No thanks to Yanks tickets

BOB ELLIOTT, SUN MEDIA

, Last Updated: 9:38 AM ET

What if you threw a party at your impressive new home and no one came?

And this isn't just a new downtown condo or a home in the country; it's the New York Yankees' new home.

The Yankees built a new stadium for $1.5 billion US across the road from their old home.

From all reviews, it's a special, spacial, palace.

On opening day, with the Yankees facing the Cleveland Indians, 48,271 fans showed for a look at the 52,325-seat building -- that's 92.4% full.

Since then, there have been too many empty seats.

The big ball park in the Bronx, built by Babe Ruth, with 56,935 seats, was likened to a cathedral. The new one across the street, built by George Steinbrenner, bonds and taxes, is a grand palladium paying homage to Yankee heros of the past.

Just one problem: Not enough people can afford to go to the games.

If you saw the Yanks on TV from the low first-base camera and looked at the background, it looked as if Derek Jeter was hitting in the eighth inning of a blowout on a rainy day in Port Charlotte, Fla.

The final three games against the Indians drew 45,101, 45,167 and 43,068. Then, the Yanks lost a game to rain and played a couple of games against the Oakland A's before 42,065 and 43,342 for an average of 44,502.

When will the Yanks hit the 50,000 mark? Tomorrow night when they host the Los Angeles Angels? Not until the Boston Red Sox come to town?

Is there any doubt that management overpriced tickets a tad?

The average ticket price at what was thought to be a recession-proof Yankee Stadium is $72.97, compared with the MLB average of $26.64.

So, this week the Yanks cut the price of 40% of their front-row seats by up to 50% and said those who bought tickets closest to the field for $325-$1,250 can receive additional free seats.

Seats in the first row in the final three sections down each foul line were slashed from $1,000 to $650.

Fans were offered a buy-3, get-1-free program for the $325-a-seat season tickets

Attendance is one problem at the new yard and another is the way the ball jumps off bats like it's Coors Field or Mile High in Denver.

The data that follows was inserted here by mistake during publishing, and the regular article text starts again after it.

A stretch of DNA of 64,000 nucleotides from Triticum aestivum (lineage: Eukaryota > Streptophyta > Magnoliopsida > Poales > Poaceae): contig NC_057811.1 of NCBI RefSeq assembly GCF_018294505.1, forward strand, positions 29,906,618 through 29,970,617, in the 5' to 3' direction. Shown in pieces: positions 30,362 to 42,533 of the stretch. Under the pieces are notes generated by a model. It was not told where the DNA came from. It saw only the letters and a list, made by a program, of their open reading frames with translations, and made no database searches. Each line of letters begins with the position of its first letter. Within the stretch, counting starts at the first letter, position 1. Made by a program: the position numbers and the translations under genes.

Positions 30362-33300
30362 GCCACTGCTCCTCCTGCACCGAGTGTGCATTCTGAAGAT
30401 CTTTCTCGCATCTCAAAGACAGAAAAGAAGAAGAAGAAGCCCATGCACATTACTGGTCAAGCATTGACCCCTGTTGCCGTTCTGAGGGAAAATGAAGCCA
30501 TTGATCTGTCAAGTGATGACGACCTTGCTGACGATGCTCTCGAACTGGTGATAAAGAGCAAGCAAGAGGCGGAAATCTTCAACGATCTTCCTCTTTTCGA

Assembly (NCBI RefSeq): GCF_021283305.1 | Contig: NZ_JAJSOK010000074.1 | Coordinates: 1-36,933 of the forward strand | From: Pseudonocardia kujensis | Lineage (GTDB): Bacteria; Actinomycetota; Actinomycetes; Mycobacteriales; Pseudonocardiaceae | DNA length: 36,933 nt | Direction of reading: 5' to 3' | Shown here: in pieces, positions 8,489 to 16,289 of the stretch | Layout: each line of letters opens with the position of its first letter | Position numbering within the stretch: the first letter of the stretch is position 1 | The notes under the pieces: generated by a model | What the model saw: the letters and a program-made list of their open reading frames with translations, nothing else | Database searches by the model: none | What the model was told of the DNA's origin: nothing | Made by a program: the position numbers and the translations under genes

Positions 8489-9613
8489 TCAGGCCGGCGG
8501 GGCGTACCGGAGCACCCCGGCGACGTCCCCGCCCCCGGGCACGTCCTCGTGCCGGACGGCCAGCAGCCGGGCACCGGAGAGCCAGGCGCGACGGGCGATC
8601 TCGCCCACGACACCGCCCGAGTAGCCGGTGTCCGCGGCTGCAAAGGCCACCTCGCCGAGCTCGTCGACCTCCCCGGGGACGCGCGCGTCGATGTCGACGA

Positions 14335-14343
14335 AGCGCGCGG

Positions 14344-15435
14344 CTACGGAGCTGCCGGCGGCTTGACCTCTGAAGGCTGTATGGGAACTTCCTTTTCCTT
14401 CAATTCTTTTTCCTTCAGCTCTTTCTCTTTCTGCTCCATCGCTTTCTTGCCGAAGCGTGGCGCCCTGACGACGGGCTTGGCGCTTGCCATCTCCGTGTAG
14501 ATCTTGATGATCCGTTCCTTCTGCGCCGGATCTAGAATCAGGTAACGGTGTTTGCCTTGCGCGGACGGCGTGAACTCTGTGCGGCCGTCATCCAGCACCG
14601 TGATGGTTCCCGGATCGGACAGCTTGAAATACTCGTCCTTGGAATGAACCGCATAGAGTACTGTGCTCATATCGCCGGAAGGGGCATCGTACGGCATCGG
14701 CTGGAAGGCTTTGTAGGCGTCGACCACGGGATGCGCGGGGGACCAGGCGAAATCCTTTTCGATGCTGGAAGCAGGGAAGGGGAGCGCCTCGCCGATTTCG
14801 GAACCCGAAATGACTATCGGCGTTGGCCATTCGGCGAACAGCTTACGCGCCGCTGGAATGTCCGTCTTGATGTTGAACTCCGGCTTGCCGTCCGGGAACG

Guelph firm RWDI studied wind patterns in the Bronx before the stadium opened.

"We usually are more than willing to speak about the work we do, but in this case we have be instructed by our client to contact the Yankees," a RWDI spokesperson said yesterday.

Due to the open concourses, wind may be a problem and engineers are studying the flight of each and every homer to try to uncover a jet stream.

When the Texas Rangers opened the Ballpark at Arlington in 1994, wind currents caused balls to climb.

"We were shown all kinds of graphs and flow charts that wind would not be a problem," then-general manager Tom Grieve said. "We opened the stadium with a two-game series against Houston and Manny Lee went upper deck to right -- twice. We had a problem."

No less than 26 homers were hit in the first six games at the new Yankee Stadium, breaking a record for most home runs in a new park over the same time period.

Grady Sizemore, Victor Martinez, Mark DeRosa and Shin-Soo Choo each hit two homers as the Indians out-homered the Yanks 11-9 in the four game set, which says more about the sad state of Yankee pitching rather than the wind. The Yanks out-homered the A's 5-1.

Besides the lack of fans and the wind, there is one other small problem.

The Yanks, without a World Series win since 2000, were a .500 team (11-10) after last night's game in Detroit.


Videos

Photos